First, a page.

Last Updated on Tuesday, 17 March 2015, 19:50 by GxMedia
Presidential candidate for the opposition coalition, David Granger on Tuesday said his “green energy” strategy could incorporate the current government’s proposed Amaila Falls Hydropower Project that his party had up to recently rejected on grounds of transparency and feasibility.
“We will also develop hydro electric power within a project, which we have identified as the Potaro Basin Development Authority which could embody the present Amaila Falls but it will not be a stand-alone project,” he told a Business Luncheon organized by the Guyana Manufacturing and Services Association (GMSA).
He said that instead of relying on the Kuribrong River (whose source is the Amaila Falls) alone, the A Partnership for National Unity+Alliance For Change (APNU+AFC)- led administration would “create a basin and we will completely reform the project, the Amaila Falls Hydropower project.”
He noted that there are more than 100 sites with hydropower potential across Guyana.
Granger’s APNU early last year blocked the construction of the US$840 million Amaila Falls Hydropower Plant by refusing to give parliamentary support for the project’s Bill in the National Assembly, citing concerns about feasibility, financing of the project and the lack of assurance that the final cost of power to the consumer would be considerably lower than existing tariffs .
Addressing businesspersons and Western diplomats at the event organized to hear from the two leading presidential candidates, Granger stressed that APNU was not opposed to hydroelectricity but was in favour of a transparent project.
Incumbent President, Donald Ramotar is expected to address another GMSA-organised luncheon on April 22.
Granger told the private sector players that if he wins the May 11, 2015 general and regional elections, his administration would take steps to revive the Chinese-built Moco-Moco hydropower plant and reduce the Rupununi’s dependency on expensive diesel-powered electricity that does not serve outlying communities like Moco-Moco. The project failed due to the collapse of pipelined as a result of soil instability. Plans are also on the drawing board to resuscitate the Tumatumari Hydropower plant that could serve Mahdia. The Opposition Leader said steps would be taken to harness wind and solar power sources including the establishment of solar farms rather than hand out solar panels to Amerindian communities.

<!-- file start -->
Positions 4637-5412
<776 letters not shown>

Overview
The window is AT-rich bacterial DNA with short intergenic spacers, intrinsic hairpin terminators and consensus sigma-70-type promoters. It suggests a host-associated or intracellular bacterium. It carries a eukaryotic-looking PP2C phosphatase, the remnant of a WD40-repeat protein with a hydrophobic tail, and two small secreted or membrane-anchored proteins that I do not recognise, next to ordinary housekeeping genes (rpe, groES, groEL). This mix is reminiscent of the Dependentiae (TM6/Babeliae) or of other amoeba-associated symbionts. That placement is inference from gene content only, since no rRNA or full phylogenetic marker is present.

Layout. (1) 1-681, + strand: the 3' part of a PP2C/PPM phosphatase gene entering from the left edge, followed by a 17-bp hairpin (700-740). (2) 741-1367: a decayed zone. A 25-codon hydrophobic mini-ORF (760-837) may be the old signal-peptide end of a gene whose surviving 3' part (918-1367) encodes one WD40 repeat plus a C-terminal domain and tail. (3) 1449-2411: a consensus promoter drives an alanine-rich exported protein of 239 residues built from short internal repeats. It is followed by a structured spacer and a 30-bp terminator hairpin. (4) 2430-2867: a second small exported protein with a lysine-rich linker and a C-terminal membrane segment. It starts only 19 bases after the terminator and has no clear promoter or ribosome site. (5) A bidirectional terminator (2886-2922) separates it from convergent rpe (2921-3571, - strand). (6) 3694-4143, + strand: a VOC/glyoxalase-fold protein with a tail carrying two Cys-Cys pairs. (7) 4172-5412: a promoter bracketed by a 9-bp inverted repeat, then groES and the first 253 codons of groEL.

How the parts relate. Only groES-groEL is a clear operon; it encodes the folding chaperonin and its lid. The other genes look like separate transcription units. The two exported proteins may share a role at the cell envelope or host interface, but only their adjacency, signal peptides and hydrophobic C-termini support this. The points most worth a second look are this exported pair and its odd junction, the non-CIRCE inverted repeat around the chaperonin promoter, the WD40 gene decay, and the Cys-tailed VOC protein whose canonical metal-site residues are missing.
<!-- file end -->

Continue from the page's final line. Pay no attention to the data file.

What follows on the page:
He promised to ensure that regulatory agencies like those in the natural resources sector are professionalized, a level playing field for local and foreign investors and the reduction of taxes. “Taxes are too high, unbearably high, too difficult, too cumbersome to administer, too many waivers, too many loopholes. Taxation is too burdensome a business and too burdensome on the poor and these heavy burdens encourage graft and corruption,” he told attendees who included the Commissioner General of the Guyana Revenue Authority (GRA), Kurshid Sattaur.
The Opposition Leader said if elected to office his administration would put steps in place to stimulate agro-processing and diversify the economy away from sugar, rice, timber, gold, bauxite and fish. Emphasis, he said, would be placed on economic diplomacy to facilitate more exports.
Plans are also in train, he said, to repair the “broken education system” by establishing technical institutes in every region and ensuring that the University of Guyana produces a “five star” quality education. He also restated that measures would be put in place to address crime, corruption, provide boat ambulances and build road-links across the interior.